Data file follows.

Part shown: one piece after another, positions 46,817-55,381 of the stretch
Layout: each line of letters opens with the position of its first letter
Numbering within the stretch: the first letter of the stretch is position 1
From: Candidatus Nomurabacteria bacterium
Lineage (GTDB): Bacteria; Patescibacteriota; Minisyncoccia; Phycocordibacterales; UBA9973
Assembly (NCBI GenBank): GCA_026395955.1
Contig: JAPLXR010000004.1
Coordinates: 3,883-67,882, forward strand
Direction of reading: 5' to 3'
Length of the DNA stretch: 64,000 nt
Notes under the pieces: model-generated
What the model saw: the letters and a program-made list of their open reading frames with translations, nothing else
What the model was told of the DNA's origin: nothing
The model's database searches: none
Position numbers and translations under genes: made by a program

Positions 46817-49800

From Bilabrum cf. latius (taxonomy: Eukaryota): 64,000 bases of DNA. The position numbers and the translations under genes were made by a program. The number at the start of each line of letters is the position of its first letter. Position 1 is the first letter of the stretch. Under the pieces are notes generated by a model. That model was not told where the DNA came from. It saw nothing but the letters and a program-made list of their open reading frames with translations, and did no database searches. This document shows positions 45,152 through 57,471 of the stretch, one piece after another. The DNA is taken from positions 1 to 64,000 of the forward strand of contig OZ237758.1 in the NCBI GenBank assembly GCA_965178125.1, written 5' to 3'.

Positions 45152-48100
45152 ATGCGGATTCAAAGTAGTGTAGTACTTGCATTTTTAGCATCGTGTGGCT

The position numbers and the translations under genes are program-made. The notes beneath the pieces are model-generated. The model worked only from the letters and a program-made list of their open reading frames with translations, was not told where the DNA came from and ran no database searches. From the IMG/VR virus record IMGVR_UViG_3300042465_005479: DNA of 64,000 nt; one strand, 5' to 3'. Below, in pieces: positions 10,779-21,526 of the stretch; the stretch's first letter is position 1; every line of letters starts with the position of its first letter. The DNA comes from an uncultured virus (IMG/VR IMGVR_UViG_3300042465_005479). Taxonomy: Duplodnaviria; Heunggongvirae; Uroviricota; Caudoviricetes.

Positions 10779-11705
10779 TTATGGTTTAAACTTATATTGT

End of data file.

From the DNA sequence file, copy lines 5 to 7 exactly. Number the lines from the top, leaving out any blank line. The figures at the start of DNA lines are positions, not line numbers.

Lineage (GTDB): Bacteria; Patescibacteriota; Minisyncoccia; Phycocordibacterales; UBA9973
Assembly (NCBI GenBank): GCA_026395955.1
Contig: JAPLXR010000004.1